When I was growing up, we always bought used cars.
We had a guy.
Whenever my dad went to buy a car from this guy, he would consistently harp on his main--and often, only--selling point.
This is a clean car.
He also had an accent, so the word car had a little flipped "r" on the end.
Imagine it one more time: This is a clean car, Claud. Really, really clean car.
I'll never forget this detail because when my dad came home with a new hunk-of-junk--er... I mean... car--he would try to sell it to us using the same phrase and accent.
The one I remember most vividly was a Volvo station wagon, probably from sometime in the 1800s. Additional selling points to questionable cleanliness included a hand-crank moon roof, and a 6 CD changer. I know, high-tech, right? Forget the fact that you had to physically get out of the car and open the back door to change the CDs. You could get six of 'em in there! Crazy! And the car was clean.
But it barely ran.
Any time we broke down, or had to shut off the AC to make it home, or anything, my dad would joke and smile: Clean car. Really, really clean car.
In order to make this car more functional, we didn't need to take out the Armor All and give it another wipe-down. We needed to dismantle the machine. Take it apart and start over. We maybe even needed to siphon it off for parts in the hopes of gaining enough funds to buy something that functioned.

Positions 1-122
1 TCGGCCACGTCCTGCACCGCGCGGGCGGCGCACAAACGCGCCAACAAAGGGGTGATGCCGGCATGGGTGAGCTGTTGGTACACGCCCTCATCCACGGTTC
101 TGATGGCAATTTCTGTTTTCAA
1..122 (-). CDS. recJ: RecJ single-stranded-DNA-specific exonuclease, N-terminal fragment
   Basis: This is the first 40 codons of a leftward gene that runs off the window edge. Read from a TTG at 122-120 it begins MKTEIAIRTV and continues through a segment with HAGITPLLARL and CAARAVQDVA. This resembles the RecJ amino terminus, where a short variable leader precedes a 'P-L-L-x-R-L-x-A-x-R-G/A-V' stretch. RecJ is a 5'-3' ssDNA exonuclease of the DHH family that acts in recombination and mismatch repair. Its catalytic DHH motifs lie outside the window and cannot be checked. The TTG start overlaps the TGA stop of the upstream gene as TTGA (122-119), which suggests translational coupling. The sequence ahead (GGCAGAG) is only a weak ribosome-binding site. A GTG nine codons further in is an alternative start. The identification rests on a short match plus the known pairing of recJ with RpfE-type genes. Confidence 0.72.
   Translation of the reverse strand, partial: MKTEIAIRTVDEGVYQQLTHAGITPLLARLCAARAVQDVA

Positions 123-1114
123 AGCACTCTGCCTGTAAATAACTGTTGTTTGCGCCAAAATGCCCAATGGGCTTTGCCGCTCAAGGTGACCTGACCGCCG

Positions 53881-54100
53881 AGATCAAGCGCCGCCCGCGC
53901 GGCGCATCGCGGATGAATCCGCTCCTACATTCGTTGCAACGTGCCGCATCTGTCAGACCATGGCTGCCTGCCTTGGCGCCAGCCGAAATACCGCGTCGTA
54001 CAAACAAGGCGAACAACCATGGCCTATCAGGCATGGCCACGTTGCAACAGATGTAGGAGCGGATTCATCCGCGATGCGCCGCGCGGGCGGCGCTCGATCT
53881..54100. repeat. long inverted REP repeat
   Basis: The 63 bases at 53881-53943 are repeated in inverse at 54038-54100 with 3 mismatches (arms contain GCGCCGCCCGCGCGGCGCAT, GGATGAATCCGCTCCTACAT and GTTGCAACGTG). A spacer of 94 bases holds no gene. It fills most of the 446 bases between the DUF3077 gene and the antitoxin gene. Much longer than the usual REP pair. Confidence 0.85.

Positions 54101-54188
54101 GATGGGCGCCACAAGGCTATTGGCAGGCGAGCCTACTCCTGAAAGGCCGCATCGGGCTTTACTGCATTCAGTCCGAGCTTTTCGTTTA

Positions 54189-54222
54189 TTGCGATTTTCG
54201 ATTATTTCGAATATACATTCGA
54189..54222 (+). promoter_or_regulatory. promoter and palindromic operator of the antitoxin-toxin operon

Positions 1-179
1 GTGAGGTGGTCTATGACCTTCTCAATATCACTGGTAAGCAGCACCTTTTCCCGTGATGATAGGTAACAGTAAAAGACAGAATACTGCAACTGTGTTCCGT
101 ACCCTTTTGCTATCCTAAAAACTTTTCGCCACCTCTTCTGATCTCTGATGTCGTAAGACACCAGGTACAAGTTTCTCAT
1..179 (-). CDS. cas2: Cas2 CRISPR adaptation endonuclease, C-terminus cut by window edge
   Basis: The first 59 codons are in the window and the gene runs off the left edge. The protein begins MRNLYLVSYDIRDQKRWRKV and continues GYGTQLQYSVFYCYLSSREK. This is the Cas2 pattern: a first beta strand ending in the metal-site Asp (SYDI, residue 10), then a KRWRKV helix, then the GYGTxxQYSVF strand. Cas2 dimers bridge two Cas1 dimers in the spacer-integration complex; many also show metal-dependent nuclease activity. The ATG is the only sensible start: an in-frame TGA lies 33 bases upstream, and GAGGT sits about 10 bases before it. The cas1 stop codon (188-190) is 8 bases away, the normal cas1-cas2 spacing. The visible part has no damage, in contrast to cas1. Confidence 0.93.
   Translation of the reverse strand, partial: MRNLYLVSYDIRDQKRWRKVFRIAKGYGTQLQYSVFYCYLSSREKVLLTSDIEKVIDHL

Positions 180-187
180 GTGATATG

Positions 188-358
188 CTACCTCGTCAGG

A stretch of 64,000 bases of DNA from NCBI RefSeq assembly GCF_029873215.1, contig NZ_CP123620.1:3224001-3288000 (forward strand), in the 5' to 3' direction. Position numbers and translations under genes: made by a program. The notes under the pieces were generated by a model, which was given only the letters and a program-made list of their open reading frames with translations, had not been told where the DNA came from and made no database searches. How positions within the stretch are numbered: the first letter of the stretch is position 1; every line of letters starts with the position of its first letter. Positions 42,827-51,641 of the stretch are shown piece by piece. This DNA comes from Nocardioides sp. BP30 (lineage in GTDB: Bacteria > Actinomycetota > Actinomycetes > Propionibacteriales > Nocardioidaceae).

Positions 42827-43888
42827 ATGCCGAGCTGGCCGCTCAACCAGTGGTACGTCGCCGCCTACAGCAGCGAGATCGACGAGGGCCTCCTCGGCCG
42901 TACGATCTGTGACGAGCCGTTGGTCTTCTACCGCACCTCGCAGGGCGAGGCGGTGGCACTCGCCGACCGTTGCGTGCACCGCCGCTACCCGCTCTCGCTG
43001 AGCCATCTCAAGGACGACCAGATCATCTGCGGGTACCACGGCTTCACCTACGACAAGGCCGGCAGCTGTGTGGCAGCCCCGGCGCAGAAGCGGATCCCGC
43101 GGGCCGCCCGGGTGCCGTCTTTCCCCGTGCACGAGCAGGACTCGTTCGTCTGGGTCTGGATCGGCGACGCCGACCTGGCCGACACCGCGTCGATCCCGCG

What's the connection?
Many times when something doesn't feel right in life, we look for the spot-clean.
Sometimes I think:
Well, maybe if my house was clean, my life would function better.
Maybe if circumstances changed, I would be different.
Maybe if I got a new set of bins for classroom organization, things wouldn't feel quite as everywhere.
Then, the floors are vacuumed, you ask for changes and they happen, the bins pile up in the corner just like everything else, and I realize, what I'm waiting on is much deeper than a little bit of wax-on, wax-off.
For things to change, I have to change.
For things to run well rather than barely sputtering along, I have to dismantle the machine, start at the bottom, I have to inspect the bricks on the bottom of the wall.
Here are the bricks I'm plucking from the bottom row as we speak:
Busy + Others Noticing = Worthy
The only path to success and happiness is straight forward, without stopping.
The best plan for the future is the one that's easily understandable.
God owes me a view to His plan whenever I ask for "clarity."
If someone says, "That can't be done," it's my responsibility to do it.
These bricks are those that have made up a whole lot of my world lately. I'm taking them down one-by-one, hoping to rebuild my wall. I'll be unpacking these in the coming weeks, and giving you more detail into each one, and how I'm kicking it to the curb. (Literally imagine me kicking a brick wall. That's what the process feels like.)
What is holding up your wall that needs to be torn down?
What is your "clean car" excuse?
P.S. I hope you all know that I am cheering you on in whatever you are attempting to let go, change, or grow in your life. I hope you'll let me know if I can help in any way! I would love to pray for/with you in your journey.